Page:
Second grade teacher Ms. Zellmer watches students, who are entering third grade next school year, design their own playgrounds using blocks during summer school at Barton Elementary School Thursday, July 7, 2022. Photo by Brandon Richardson.

Thousands of students have signed up for the Long Beach Unified School District’s summer programs this year, a sharp rebound as the programs return for the first time without COVID-imposed social distancing mandates.

Brian Moskovitz, who serves as Assistant Superintendent of Early Learning & Elementary Schools at LBUSD, did not have data on last year’s attendance numbers, but he said participation this year—which he placed at more than 10,000 students—is noticeably higher.

“Last year, we were able to offer an in-person program, but I think there was still some apprehension on the part of families of sending their kids,” Moskovitz said.

The bump in attendance comes as the state offers new funding that is expected to help significantly improve and expand the district’s summer programming.

The state’s Expanded Learning Opportunities Program (ELO-P), which was approved last year, provides annual funding to districts for after school and summer school programs that “are pupil-centered, results driven, include community partners, and complement, but do not replicate, learning activities in the regular school day and school year,” according to the state’s website on the program.

Moskovitz said the state funding will bring in approximately $18 million more for programs on a yearly basis.

“Our plan is to essentially double the size of … our summer programming,” he said.

One program slated to benefit is LBUSD’s Winners Reach Amazing Potential (WRAP), which is offered to elementary school students and extends afterschool academic assistance programs held during the academic year into a more relaxed and enriching summer program. While the programming during the school year focuses on academics, the summer agenda offers a much wider range of activities.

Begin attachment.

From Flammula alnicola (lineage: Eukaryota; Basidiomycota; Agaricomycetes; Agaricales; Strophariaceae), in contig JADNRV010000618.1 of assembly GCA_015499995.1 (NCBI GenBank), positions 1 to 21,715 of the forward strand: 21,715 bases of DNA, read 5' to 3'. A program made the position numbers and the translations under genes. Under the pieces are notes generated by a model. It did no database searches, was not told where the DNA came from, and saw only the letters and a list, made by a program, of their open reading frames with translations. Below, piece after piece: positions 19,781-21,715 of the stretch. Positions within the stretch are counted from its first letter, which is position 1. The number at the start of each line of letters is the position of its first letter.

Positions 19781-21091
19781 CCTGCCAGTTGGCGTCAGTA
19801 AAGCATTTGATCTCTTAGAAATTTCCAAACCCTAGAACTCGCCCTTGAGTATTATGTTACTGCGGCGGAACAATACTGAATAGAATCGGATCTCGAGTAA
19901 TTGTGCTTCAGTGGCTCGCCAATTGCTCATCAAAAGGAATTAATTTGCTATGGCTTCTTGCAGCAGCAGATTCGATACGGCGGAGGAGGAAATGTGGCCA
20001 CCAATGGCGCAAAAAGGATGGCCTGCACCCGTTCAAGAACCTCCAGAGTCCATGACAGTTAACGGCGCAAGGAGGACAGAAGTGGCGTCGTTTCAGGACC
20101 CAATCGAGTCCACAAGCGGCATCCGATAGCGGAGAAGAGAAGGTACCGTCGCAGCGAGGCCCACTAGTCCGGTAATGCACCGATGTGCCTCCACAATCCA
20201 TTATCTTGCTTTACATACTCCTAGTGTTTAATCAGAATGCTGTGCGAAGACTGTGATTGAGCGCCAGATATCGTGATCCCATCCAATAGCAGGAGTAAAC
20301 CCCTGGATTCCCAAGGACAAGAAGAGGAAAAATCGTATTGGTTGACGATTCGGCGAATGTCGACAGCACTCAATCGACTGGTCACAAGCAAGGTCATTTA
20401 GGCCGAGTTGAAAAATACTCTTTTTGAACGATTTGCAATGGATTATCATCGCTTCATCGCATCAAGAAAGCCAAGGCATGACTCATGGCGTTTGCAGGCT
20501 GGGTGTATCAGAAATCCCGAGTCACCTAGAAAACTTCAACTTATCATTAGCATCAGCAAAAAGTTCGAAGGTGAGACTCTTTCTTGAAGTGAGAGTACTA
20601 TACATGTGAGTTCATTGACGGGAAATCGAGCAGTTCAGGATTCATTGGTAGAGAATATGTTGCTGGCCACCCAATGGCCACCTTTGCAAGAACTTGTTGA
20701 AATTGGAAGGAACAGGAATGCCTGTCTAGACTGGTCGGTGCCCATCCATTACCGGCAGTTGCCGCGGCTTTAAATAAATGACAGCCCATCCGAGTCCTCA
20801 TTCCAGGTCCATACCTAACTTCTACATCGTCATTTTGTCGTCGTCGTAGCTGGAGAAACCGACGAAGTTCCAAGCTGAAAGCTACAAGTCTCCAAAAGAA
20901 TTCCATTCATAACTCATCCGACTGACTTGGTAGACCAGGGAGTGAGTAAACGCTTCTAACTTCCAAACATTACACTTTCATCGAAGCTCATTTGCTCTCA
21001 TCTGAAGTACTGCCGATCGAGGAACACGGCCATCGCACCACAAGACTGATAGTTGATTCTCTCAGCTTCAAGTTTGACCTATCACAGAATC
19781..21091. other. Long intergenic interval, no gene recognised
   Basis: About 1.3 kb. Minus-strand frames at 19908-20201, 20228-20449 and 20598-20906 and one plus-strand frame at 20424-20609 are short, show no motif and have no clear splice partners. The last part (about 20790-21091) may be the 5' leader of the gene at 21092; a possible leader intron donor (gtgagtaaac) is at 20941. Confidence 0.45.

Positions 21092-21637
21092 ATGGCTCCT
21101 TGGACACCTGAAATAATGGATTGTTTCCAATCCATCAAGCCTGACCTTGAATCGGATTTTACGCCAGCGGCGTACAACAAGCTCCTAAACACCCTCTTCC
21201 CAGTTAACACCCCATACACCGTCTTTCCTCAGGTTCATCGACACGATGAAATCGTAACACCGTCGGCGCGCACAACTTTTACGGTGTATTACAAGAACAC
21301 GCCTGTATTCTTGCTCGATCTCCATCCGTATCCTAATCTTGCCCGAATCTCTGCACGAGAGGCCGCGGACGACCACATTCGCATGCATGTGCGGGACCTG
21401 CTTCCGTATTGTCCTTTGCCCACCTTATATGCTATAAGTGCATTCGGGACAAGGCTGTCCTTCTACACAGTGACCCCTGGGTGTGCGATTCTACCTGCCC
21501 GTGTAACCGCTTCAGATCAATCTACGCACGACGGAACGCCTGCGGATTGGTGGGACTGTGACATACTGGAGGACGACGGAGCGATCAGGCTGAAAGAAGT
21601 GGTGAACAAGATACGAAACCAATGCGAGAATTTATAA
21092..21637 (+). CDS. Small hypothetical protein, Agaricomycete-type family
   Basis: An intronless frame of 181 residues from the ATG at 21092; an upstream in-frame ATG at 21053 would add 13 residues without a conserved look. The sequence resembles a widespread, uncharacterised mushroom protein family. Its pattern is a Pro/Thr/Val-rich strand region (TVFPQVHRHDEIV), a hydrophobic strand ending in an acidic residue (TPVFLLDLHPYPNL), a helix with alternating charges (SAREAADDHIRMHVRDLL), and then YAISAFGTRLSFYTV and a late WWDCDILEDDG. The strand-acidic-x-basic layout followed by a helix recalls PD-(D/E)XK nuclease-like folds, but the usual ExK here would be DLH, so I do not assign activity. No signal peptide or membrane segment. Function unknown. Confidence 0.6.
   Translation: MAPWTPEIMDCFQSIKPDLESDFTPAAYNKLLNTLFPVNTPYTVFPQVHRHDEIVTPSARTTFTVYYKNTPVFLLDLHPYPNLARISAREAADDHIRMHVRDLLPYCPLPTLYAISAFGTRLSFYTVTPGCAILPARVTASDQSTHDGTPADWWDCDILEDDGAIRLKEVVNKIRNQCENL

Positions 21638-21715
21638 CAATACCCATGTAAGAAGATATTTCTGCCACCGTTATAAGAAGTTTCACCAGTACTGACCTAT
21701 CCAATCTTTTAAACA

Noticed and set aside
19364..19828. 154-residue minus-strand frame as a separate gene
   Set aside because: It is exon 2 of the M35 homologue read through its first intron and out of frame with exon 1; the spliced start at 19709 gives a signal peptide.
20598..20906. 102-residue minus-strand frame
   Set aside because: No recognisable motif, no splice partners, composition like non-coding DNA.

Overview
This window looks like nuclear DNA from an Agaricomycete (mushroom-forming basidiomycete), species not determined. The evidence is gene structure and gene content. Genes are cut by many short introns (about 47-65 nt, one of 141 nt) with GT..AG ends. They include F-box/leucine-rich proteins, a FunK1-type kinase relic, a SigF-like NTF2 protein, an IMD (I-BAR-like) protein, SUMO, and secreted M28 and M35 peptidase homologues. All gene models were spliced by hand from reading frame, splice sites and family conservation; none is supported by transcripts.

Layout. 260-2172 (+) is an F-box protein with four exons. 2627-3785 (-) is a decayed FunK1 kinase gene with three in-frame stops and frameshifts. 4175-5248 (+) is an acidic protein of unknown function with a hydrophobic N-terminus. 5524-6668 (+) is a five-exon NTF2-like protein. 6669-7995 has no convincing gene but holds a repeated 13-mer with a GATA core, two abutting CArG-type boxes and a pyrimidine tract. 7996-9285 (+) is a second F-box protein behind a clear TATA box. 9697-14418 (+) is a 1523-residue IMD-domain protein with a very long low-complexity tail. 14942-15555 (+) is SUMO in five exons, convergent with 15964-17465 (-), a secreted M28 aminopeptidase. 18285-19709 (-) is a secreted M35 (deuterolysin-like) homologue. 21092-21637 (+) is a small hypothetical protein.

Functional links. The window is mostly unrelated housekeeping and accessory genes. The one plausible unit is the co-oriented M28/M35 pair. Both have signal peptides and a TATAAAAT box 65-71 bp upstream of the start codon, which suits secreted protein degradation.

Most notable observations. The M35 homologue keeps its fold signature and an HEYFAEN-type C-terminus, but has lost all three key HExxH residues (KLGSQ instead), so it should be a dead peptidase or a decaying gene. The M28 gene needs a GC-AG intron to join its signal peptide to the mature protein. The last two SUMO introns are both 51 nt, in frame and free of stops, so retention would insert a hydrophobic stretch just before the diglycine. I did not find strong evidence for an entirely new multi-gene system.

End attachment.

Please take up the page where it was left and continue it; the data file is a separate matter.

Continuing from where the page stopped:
Summer topics range from art to science to drama, and kids are taken on weekly field trips. Activities are tailored to students’ interests, Moskovitz said.

“They’re able to go around the community, sometimes [by] walking and sometimes on a school bus,” Moskovitz said. “They do have kind of a sports theme, so there’s a lot of physical activity.”

This program has been running for 15 years and has mainly been funded by a state Afterschool Education and Safety Grant, but the ELO-P has offered a new opportunity to expand.

While the program has been successful over its existence, one of its issues has been a lack of coverage across the district, particularly during the summer.

With the new funding, Moskovitz said the goal is to offer WRAP programs at every elementary, middle and K-8 school in the district.

Currently, during the school year, WRAP programs with community partners like the YMCA and the Boys and Girls Club are offered at 58 schools throughout the district, including two high schools: Jordan and Cabrillo. During the summer, 47 sites are offering the program, but several elementary schools like Emerson are not offering WRAP programs at all, instead using other programs like the district’s Kids Club as their enrichment program.

This hasn’t changed since last year, according to Rasheka Henry, Academic Director of the WRAP program, but expansion is set to begin next year with three new sites: Bancroft, Hughes and Stanford middle schools.

Henry said that there are plans to continue expansion on an annual basis, but there is no timeline or end date set for completion.

But ELO-P funding has allowed the shift toward a bigger program to begin.

“We have started expanding a little bit this summer already,” Moskovitz said, “with the idea that we will really move to that doubling by next summer.”

Christian May-Suzuki

Christian May-Suzuki is a reporter at the Long Beach Business Journal.